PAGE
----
Opinion: Quantitative Easing would be a grave mistake

The recent comments from Bank Of England Governor Mevyn King , regarding the possibility of quantitative easing make little sense in the context of the Coalition’s current economic strategy and are contrary to broad Lib Dem principals.

The pre-election debate on the economy centred on whether the recovery was strong enough at present to sustain cuts, it is the opinion of Lib Dems, and a view I agree with, that the economy is strong enough to sustain such an action.

This view can be boiled down to believing that the level of aggregate demand in the economy has reached a point where the economy is in danger of overheating, and tipping into inflation. Government cuts will reduce the level of aggregate demand, but the theory is that the level of demand is strong enough to allow growth to continue at a rate that is strong enough for the economy to develop but that demand will be reduced by a large enough margin to prevent unstable levels of inflation occurring.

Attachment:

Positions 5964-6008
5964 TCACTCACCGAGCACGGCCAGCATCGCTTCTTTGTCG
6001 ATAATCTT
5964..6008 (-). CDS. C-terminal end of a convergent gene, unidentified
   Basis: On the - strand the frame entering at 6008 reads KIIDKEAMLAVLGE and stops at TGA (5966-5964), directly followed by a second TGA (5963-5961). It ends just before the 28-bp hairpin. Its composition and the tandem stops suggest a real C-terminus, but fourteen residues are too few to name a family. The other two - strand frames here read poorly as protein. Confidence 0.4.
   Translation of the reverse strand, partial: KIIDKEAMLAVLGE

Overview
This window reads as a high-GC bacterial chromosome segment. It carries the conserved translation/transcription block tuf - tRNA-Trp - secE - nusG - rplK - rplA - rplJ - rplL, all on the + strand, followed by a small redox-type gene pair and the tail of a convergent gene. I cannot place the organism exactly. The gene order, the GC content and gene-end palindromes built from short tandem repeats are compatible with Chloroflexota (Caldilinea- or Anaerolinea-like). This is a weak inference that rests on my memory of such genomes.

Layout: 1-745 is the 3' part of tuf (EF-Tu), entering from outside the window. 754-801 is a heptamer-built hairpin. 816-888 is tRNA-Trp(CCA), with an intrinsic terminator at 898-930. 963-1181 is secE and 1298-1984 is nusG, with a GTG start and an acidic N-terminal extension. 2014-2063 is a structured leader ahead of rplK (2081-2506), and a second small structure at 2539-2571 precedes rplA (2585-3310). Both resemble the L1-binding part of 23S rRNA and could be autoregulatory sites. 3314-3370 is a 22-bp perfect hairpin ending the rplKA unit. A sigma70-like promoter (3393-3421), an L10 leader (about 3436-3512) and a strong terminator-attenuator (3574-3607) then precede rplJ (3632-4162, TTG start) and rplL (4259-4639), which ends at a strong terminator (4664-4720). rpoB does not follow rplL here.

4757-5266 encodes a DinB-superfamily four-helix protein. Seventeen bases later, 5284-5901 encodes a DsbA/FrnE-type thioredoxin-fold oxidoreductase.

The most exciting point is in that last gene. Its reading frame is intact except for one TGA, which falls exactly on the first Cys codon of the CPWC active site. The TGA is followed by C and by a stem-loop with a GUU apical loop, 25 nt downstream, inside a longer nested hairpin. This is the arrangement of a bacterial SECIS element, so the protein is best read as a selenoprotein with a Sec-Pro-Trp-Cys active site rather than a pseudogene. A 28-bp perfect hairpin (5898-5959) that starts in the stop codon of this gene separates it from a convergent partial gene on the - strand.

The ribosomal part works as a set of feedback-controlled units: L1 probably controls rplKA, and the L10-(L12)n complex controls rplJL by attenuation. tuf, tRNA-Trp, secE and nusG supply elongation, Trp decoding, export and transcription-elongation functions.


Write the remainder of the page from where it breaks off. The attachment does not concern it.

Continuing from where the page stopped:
In recent months the Bank Of England have written to the government to apologise for the fact that the rate of inflation was higher than the government target of 2%. The Bank of England Monetary Policy committee have consistently been doves when it comes to inflation, believing that a low rate of inflation will consistency occur in the coming months, indeed they believe that deflation will be a bigger threat than inflation in the medium term.